By Julie Briestensky
It’s no secret that the emergence of COVID-19 this year has dramatically impacted the way people worship.
Due to health and safety recommendations, including social distancing and self-mandated quarantines, many folks — especially the elderly and the sick — haven’t been able to attend church services as usual. As a result, thousands of churches have explored new ways to stay connected to their communities.
Fortunately, today’s advanced technology affords churches several options for sharing the Word with remote members of their congregations.
One of the most popular means, live streaming, helps make people feel like they’re still able to join in fellowship when they can’t be there in person.
What was once considered a “nice-to-have” technology is quickly becoming a necessity for churches that want to ensure they can continue to deliver their message, come what may.
Though more and more church leaders understand the importance of live streaming, they don’t all know exactly what they need to get up and running.
To many first-time broadcasters, live streaming can seem incredibly technical, complicated, and downright overwhelming. But it doesn’t have to be.
What Your Church Needs to Start Streaming
If your church is new to live streaming, don’t worry — it’s actually pretty easy to get started.
A hardline Internet connection with decent upload speed (minimum 5mbps) is the most reliable way to stream. Make sure to test your Internet connection and your live stream thoroughly before going live to the public.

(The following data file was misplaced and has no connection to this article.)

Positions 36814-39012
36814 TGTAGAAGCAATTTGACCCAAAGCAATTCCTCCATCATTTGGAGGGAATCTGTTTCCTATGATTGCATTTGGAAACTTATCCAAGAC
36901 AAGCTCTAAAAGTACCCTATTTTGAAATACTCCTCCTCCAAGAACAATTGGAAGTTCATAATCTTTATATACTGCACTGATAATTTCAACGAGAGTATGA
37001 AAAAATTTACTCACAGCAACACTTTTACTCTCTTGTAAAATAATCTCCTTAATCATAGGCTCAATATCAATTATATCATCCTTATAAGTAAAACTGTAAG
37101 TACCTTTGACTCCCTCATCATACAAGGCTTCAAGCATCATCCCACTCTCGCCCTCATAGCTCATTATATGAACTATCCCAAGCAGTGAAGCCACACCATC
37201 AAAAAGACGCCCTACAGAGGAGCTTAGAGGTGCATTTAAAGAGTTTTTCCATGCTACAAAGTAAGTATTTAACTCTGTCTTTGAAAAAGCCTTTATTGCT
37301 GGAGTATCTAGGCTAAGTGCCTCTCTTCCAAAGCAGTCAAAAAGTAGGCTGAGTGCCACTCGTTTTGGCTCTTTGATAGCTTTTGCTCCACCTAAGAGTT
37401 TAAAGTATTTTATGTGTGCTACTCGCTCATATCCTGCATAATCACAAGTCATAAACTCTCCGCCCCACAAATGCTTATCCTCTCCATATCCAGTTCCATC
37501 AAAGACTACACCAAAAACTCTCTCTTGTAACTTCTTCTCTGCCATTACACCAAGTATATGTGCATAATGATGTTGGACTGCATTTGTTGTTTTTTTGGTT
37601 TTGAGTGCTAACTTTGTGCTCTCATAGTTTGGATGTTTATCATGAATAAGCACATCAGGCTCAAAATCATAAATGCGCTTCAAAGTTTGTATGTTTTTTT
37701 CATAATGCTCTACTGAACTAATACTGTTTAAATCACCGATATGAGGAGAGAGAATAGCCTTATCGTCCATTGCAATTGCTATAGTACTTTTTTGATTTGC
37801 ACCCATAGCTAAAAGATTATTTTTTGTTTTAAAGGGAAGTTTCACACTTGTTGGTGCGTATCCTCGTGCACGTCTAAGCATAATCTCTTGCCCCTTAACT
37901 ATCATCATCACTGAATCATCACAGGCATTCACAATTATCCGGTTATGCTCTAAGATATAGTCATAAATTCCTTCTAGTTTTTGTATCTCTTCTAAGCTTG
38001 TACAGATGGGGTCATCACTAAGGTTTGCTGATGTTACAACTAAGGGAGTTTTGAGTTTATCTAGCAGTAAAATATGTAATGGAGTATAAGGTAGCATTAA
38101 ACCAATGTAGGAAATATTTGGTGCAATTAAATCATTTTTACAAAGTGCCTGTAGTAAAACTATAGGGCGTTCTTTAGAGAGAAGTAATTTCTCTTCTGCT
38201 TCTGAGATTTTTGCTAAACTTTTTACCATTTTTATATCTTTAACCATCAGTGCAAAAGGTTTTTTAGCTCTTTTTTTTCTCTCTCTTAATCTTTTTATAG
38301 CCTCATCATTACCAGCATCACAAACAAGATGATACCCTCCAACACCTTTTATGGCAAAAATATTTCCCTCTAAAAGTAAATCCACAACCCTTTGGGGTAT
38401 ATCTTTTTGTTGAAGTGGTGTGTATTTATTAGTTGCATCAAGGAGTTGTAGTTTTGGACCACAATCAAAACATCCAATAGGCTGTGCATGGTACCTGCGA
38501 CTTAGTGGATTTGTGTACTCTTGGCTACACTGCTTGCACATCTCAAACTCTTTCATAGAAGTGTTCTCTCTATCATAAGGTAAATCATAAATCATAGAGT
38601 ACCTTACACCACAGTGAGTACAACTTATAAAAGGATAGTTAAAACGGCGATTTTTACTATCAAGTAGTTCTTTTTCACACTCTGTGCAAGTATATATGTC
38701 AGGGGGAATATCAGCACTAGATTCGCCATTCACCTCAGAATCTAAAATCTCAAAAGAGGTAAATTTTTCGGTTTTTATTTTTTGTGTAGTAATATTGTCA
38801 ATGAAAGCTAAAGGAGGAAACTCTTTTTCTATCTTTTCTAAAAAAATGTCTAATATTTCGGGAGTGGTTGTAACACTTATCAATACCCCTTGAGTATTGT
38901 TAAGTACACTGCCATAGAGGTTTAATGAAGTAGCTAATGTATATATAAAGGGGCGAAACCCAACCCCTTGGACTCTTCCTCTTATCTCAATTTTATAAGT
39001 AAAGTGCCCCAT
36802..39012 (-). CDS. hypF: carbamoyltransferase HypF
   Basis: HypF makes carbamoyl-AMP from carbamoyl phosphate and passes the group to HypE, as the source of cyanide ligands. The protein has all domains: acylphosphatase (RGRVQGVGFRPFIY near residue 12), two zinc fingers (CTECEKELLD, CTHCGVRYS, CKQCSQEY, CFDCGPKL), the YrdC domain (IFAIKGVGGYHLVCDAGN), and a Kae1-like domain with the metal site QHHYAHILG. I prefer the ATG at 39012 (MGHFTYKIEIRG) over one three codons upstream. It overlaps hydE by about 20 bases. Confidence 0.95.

A single camera is all that’s required to capture your event, but if you want to raise your production value, you can use a feed from a video switcher as well. Your iPhone, iPad, or iPod touch also works as a camera.
- Streaming App or Encoder
In order to live stream, you need a way to capture video. If you want to start immediately, you can probably use your smartphone and leverage the camera you already have. Or you can opt to use a hardware encoder.
- Streaming Service (Content Distribution Network)
A dedicated live streaming service allows you to provide your viewers with the best experience possible.
- Online Viewers
Last, but certainly not least, promoting your live stream and informing your church community is vital to ensuring your viewers know where and when to watch your broadcasts.
Focus on Quality and Reliability
With all the live streaming platforms and providers out there, you might not be sure which service is right for your church.
Popular social streaming platforms like Facebook Live and YouTube are free, but they don’t allow their users to have as much control over content as a paid service does.
Free streaming platforms also often interrupt broadcasts with irrelevant and/or inappropriate ads, and they shut down live streams if they suspect any music played within them is unlicensed.
If you’re wondering whether you should pay for streaming, remember that you generally get what you pay for. Consider your need for video quality, stream reliability, viewership potential, and technical support.
Are you interested in being able to schedule your broadcasts in advance, accept tithing, or stream to multiple destinations at once? If these things are important to your church, you may want to consider using a paid, subscription-based streaming service.
Extend Your Reach Beyond the Walls of Your Church
In these uncertain times, people are searching now more than ever for hope and a sense of community.
And it’s become far more common for folks to seek answers online than it is for them to simply walk into your church.
Yes, live streaming helps you strengthen your connection to your existing congregation. But just as importantly, it helps your church reach those who are looking for a new church or a deeper spiritual connection while inviting them into your fellowship.
Julie Briestensky writes for BoxCast, a Cleveland-based live streaming company founded and led by believers. If you’d like to learn more about how BoxCast can help your church start live streaming, click here.